Insider-Trading Witness Tells How He Bought Stolen Information
(Bloomberg) -- A prosecution witness called in the case against two men charged in a sweeping inside-trading scheme said he played a central role in the ring and may have committed other crimes along the way.
Arkadiy Dubovoy said, for instance, he didn’t realize it was illegal when he and his son altered financial documents dozens of times to use in real estate purchases. He said he also sometimes used his ice cream company’s accounts to pay traders and hackers who allegedly used stolen press releases to profit on stock trades.
Dubovoy, a 53-year-old Ukrainian businessman, said former Morgan Stanley Vice President and pastor Vitaly Korchevsky pushed to keep what the government called the largest known hacking and securities fraud scheme going when Dubovoy wanted out in 2015. Korchevsky and trader Vladislav Khalupsky were charged with conspiracy and fraud for allegedly making trades on information gleaned from press releases hackers stole from companies including PR Newswire, Business Wire and Marketwired.
Dubovoy said he didn’t realize it was wrong to alter the documents because he had money in other accounts he could transfer if it was needed. He didn’t initially disclose it to government prosecutors because he didn’t realize it was an illegal activity, he said in federal court in Brooklyn, New York.
Defense lawyers honed in on Dubovoy and his son Igor’s testimonies when they found altered financial documents. Both Dubovoys pleaded guilty to wire fraud in 2016 and took a deal with the government to cooperate with investigators in exchange for letters to their sentencing judges.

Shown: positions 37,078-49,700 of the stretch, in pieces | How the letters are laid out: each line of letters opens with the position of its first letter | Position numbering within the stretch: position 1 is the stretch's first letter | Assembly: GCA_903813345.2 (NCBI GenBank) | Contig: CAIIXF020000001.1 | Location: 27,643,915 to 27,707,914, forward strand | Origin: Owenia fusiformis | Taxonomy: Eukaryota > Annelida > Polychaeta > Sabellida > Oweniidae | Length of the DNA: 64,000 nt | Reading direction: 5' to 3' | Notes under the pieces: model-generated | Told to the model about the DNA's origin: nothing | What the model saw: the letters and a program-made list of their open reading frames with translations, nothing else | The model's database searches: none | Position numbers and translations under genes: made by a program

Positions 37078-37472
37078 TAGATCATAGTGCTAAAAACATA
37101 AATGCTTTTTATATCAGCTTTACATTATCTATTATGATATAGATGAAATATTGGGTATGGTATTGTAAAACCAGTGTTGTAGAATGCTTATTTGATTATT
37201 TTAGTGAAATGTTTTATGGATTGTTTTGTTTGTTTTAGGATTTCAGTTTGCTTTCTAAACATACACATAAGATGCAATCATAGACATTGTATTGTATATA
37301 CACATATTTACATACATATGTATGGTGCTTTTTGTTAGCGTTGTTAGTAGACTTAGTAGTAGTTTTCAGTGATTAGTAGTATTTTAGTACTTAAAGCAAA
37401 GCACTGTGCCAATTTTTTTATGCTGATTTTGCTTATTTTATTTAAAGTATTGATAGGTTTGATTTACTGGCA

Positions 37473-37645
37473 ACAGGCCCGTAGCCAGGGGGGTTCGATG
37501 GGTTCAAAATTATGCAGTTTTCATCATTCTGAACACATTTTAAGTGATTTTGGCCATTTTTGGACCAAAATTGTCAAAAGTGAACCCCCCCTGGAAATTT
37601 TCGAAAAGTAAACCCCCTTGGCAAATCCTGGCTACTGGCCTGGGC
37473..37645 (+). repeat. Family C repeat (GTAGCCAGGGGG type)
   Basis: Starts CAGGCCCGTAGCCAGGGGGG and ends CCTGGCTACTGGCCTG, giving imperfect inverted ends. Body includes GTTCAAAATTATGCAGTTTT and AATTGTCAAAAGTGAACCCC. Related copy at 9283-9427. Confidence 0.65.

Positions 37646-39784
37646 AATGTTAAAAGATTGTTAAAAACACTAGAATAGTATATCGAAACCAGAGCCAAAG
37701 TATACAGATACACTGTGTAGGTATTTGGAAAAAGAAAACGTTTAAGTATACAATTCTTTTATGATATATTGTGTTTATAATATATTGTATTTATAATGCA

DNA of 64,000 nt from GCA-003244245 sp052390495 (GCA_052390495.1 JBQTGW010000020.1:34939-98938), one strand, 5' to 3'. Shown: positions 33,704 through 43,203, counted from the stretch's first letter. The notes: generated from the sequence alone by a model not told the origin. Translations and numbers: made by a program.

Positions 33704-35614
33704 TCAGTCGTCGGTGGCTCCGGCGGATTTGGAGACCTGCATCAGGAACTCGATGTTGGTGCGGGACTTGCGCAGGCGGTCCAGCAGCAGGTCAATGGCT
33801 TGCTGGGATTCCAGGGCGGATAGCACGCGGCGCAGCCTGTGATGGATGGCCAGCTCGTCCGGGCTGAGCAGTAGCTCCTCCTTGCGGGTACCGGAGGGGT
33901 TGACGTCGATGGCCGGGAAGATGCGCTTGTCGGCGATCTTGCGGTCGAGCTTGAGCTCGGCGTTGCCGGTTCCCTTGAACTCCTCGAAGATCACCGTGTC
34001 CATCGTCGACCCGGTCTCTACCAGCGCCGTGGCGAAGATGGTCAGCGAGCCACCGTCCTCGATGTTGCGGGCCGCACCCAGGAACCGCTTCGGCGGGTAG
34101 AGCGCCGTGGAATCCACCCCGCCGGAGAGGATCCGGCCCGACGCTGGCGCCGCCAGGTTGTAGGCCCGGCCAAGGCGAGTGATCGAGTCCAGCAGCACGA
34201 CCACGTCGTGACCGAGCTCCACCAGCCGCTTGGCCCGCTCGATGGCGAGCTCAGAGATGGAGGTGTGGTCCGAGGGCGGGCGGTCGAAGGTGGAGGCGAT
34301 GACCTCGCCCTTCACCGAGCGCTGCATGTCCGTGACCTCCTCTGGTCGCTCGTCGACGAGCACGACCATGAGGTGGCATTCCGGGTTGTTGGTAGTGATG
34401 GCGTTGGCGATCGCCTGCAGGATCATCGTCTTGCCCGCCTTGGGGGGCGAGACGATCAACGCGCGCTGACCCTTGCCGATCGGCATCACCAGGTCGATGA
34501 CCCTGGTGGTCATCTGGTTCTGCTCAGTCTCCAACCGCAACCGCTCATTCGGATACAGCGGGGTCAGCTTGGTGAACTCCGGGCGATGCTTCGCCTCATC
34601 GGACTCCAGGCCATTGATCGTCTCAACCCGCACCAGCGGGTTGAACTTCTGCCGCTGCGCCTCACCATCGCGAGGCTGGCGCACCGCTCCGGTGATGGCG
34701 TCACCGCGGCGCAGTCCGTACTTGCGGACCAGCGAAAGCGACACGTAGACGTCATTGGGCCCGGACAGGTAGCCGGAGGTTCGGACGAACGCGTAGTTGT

"But this, Mr. Dubovoy, testifying, is your biggest scam of all?" Korchevsky’s defense attorney Steven Brill asked.
Dubovoy described his work orchestrating the scheme, paying the hackers and making sure Korchevsky and Khalupsky got their cut of the profits.
Defense attorneys also questioned him about his relationship with his cousin’s husband, who was arrested during a narcotics sting in 2009. When pressed, Dubovoy denied involvement.
But he did agree that during the trading scheme, when the group lost access to the stolen press releases, his relative helped reconnect it with the hackers, who both he and his son called "the guys."
Igor Dubovoy testified last week about the years he spent assisting his father -- drafting emails, coordinating travel, purchasing devices and sending money to co-conspirators through at least half a dozen company accounts.
Khalupsky’s defense brought up fraud accusations against the younger Dubovoy in Latvia that involved forged bank documents used in an attempt to buy a hotel there.
Last week, the defense wrote a letter to the judge asking for Igor Dubovoy’s testimony to be stricken in its entirety and to preclude his father’s testimony. Instead, the judge allowed defense lawyers to go deeper into the matter during witness cross-examination.
Prosecutors say Korchevsky and Khalupsky used earnings statements and other information from the news releases to inform trades on the stock market, padding ring-member’s pockets with at least $20 million. The pair’s lawyers claim they were kept "in the dark" and didn’t know the true nature of the information.
Nine people were charged in 2015 in connection with the scheme. Of the four charged in Brooklyn, two have pleaded guilty.
The case is U.S. v. Korchevsky, 15-cr-000381, U.S. District Court, Eastern District of New York (Brooklyn).
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